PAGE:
The light engineering goods segment, on the other hand, uses medium to lowend technology. The entry barrier is low, on account of the comparatively low requirement of capital and technology. This segment is characterized by the dominance of small and unorganized players, who manufacture low-value added products. However, there are few medium and large scale firms that manufacture high-value added products. The capacities in these units are small and there is a high level of competition among the players. It is these small/tiny producers as well as the workers are those who are likely to get hit first and the most, when fluctuating and recessionary trends prevail in the market.
According to available estimates, there are about 840,000 workers in the machinery and equipment industry. About 95 percent of the units and 58 percent of the workers were in the unorganized (non-factory) sector. Besides these, there may be large number of home based workers who take up job work for enterprises across the scalar ladder.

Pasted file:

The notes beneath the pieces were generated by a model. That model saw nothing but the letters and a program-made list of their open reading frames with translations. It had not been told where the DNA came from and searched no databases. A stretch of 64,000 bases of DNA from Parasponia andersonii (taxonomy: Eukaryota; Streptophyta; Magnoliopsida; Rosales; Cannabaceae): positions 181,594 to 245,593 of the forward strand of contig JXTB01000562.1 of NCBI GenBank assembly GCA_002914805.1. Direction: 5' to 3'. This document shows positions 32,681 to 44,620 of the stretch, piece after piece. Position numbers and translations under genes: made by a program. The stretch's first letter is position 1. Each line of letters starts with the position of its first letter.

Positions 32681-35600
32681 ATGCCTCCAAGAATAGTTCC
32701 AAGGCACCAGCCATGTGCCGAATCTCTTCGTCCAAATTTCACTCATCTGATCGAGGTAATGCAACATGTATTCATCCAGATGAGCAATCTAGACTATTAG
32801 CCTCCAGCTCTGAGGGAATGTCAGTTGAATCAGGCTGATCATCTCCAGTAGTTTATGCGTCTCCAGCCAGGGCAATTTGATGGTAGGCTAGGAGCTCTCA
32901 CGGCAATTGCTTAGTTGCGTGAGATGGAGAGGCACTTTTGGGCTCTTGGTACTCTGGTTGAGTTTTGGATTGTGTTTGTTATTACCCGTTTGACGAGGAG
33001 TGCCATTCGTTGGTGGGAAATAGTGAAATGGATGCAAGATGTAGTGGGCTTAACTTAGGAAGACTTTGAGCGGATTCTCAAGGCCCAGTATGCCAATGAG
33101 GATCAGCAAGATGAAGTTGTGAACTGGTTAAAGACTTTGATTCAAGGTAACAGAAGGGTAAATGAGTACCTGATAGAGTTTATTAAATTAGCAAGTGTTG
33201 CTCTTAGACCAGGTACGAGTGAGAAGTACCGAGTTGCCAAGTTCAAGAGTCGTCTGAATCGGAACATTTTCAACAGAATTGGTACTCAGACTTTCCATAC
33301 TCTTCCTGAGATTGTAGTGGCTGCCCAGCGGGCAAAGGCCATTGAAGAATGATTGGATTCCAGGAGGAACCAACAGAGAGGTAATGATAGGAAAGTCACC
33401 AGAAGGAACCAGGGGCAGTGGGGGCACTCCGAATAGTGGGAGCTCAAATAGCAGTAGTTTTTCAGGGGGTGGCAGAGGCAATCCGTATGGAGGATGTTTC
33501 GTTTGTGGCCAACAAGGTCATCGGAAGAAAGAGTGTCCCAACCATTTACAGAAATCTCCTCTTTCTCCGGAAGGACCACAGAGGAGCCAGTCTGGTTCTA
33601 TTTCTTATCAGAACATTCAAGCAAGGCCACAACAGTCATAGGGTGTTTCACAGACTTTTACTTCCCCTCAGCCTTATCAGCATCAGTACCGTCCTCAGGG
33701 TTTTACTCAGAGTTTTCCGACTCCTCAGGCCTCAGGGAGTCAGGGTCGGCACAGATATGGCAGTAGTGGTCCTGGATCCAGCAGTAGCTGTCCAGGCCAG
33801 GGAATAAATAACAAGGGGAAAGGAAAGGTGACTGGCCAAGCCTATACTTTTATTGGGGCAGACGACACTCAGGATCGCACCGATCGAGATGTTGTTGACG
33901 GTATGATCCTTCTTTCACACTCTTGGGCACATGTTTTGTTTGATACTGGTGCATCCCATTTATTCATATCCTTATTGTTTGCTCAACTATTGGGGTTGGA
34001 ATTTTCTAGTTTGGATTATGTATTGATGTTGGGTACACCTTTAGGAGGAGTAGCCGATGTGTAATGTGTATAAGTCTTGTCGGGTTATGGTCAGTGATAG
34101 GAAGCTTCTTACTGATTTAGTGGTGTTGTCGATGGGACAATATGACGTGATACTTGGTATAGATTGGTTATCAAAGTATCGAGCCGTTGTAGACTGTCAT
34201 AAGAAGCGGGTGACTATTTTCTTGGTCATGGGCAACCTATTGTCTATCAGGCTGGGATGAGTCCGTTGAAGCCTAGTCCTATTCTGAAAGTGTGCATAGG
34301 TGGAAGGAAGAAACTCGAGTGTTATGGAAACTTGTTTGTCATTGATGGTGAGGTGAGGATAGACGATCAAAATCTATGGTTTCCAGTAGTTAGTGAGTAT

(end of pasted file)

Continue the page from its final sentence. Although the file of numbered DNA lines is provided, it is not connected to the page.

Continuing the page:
Migrant Workers and Seasonality
A substantially large proportion of the workers in Gujarat, who are engaged particularly in foundries and forging-casting come from states like Uttar Pradesh (UP), Orissa and Bihar. Some of the processes involve hard manual labour, under harsh conditions, as they require working on foundries and machines, with high tension electric power during the summer months. Local workers are often reluctant to undertake such tasks. Workers from other states tend to visit their home towns during the festival and harvest seasons, thereby creating seasonal fluctuations in labour supply. Besides this, the sector has backward linkages with agriculture and forward linkages with consumer products (like automobiles) and with the construction industry. This often makes it vulnerable to cyclical fluctuations with three good years, followed by one bad year, in terms of turnover and employment.